Vijay Nambiar of India, a special adviser to Ban's predecessor, Kofi Annan, will be his chief of staff and Michele Montas, an award-winning Haitian broadcaster, will head the spokesman's division, replacing Stephane Dujarric of France, a UN statement said yesterday.
U.N. sources said Alicia Barcena of Mexico was expected to be named undersecretary-general for administration and management, a post previously held by the United States, which now wants political affairs or peacekeeping.
Ban's big decisions are yet to come, including the naming of a deputy secretary-general and how to please Security Council powers insisting on top appointments. Russia will remain in charge of U.N. European operations in Geneva and China is to get the undersecretary-general post for economic and social affairs, diplomats reported.
However, the Western powers are lobbying Ban for the political affairs department, now held by Nigerian Ibrahim Gambari, and peacekeeping, sought by Britain, France and the United States.
Peacekeeping now is being run by Frenchman Jean-Marie Guehenno, who may stay on in his post for at least several months.
Some officials have suggested splitting the peacekeeping department in two, a move its staff believes would be operationally unfeasible, in order to have enough posts for the United States, Britain and France.
Nambiar, a professor and former deputy national security adviser to the Indian government, is a former ambassador to the United Nations, Pakistan, China, Malaysia and Afghanistan.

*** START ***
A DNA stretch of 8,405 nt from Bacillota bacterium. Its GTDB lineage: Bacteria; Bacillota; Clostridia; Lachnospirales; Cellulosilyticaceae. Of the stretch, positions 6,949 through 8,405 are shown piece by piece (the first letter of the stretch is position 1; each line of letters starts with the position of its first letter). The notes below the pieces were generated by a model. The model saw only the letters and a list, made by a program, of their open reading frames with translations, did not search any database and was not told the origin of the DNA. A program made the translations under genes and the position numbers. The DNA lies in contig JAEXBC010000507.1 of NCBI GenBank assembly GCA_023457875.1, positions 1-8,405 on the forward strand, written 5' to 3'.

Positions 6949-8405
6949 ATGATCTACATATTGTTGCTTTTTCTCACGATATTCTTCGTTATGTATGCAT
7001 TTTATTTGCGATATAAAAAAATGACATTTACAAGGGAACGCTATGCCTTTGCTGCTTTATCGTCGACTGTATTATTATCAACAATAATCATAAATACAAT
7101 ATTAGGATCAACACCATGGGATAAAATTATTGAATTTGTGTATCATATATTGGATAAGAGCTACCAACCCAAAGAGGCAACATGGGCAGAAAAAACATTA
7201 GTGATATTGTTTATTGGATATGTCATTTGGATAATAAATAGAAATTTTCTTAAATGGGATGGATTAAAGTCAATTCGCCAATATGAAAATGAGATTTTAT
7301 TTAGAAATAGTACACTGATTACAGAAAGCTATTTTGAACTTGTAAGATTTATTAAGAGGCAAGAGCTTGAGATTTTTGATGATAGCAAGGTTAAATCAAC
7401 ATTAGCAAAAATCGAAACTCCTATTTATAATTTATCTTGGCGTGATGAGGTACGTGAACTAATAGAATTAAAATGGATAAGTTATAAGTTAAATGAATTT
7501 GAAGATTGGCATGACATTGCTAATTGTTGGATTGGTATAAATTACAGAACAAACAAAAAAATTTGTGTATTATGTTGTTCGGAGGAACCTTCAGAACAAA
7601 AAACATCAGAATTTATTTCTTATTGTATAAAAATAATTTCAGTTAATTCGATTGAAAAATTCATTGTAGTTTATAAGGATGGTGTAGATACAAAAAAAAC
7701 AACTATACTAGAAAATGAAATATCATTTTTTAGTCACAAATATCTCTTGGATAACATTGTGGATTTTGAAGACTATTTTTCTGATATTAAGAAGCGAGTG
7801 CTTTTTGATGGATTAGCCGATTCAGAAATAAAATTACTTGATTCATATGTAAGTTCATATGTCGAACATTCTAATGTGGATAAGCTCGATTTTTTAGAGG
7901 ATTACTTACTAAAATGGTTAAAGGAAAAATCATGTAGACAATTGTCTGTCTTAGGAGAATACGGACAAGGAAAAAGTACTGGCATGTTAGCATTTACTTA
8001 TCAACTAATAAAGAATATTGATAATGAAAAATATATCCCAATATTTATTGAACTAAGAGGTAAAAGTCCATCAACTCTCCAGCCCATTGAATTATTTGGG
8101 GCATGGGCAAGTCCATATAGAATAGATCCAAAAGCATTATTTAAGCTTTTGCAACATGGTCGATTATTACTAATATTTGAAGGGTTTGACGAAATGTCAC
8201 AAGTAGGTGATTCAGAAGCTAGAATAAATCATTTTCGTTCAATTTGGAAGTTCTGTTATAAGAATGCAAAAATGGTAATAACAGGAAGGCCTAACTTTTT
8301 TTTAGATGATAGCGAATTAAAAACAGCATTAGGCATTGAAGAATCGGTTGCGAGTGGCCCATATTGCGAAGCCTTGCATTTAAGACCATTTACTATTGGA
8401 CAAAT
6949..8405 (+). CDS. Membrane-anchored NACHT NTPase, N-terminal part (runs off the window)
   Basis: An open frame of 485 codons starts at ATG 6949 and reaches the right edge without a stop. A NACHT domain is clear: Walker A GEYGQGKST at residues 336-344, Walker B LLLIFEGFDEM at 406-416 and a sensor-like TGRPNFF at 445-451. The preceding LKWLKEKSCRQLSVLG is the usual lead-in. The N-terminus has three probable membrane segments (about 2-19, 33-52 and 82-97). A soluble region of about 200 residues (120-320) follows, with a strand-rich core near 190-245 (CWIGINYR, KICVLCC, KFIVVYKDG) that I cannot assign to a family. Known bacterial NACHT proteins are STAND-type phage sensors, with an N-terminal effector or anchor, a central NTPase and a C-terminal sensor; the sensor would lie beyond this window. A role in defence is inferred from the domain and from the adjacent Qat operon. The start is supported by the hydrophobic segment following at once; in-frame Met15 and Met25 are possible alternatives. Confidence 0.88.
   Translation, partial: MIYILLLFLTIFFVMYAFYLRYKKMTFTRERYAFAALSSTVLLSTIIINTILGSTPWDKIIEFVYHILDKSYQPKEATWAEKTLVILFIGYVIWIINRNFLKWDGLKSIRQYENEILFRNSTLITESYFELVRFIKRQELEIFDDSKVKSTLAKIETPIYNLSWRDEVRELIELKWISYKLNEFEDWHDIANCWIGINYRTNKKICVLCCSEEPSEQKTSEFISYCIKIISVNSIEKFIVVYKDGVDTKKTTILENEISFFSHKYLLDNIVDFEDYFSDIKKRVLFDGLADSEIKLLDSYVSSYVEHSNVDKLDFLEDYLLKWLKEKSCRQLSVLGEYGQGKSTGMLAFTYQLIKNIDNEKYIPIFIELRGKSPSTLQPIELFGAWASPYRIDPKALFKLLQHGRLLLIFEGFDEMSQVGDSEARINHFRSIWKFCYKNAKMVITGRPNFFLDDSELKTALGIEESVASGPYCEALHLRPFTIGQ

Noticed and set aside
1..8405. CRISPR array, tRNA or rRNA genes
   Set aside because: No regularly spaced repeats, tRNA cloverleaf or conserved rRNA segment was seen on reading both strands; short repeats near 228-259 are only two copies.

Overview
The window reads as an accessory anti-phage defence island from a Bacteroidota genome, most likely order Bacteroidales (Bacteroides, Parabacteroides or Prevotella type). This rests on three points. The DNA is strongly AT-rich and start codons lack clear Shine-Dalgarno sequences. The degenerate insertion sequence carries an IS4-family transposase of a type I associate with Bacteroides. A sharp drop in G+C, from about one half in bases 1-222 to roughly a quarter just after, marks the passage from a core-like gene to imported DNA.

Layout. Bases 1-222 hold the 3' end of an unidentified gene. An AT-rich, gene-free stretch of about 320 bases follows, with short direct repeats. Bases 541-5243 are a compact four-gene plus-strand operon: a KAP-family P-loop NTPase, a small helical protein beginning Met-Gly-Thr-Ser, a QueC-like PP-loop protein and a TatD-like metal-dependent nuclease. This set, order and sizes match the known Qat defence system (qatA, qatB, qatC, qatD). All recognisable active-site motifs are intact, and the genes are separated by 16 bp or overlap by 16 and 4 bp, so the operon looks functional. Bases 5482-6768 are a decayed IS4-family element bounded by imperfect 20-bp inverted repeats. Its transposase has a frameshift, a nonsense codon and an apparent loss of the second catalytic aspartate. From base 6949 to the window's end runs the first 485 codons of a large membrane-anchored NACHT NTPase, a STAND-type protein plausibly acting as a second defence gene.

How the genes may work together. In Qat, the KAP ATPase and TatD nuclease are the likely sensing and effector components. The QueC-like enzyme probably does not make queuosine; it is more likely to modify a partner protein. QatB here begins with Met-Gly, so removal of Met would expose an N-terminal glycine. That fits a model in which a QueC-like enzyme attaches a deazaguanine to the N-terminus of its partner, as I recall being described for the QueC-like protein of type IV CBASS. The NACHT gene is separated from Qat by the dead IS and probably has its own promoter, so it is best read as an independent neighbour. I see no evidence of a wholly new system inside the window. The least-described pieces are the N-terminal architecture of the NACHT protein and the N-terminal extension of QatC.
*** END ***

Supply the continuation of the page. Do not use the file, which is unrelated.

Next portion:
Barcena, Annan's chief of staff since June, has been involved in environmental affairs in Latin America and holds a master's degree in public administration from Harvard University.
Montas, a journalist, was the wife of murdered Haitian radio broadcaster Jean Dominique and featured in the 2004 Jonathan Demme documentary, ''The Agronomist.'' Montas kept alive the radio station they ran until threats against her life and her staff made it impossible.
She left for the United States in 2003. She has had posts in the UN public information department for the past few years, including spokeswoman for the General Assembly in 2004.
With strong support from the United States and China, Ban Ki-moon, 62, was chosen secretary-general over six rivals by the 15-nation Security Council, a decision confirmed by the 192-nation General Assembly in October. Ban, 62, South Korea's former foreign minister, will be the first Asian secretary-general head in 35 years.
Annan, 68, intends to leave New York for Geneva today and take a long rest with his Swedish wife, Nane, and then organize a foundation for African agriculture.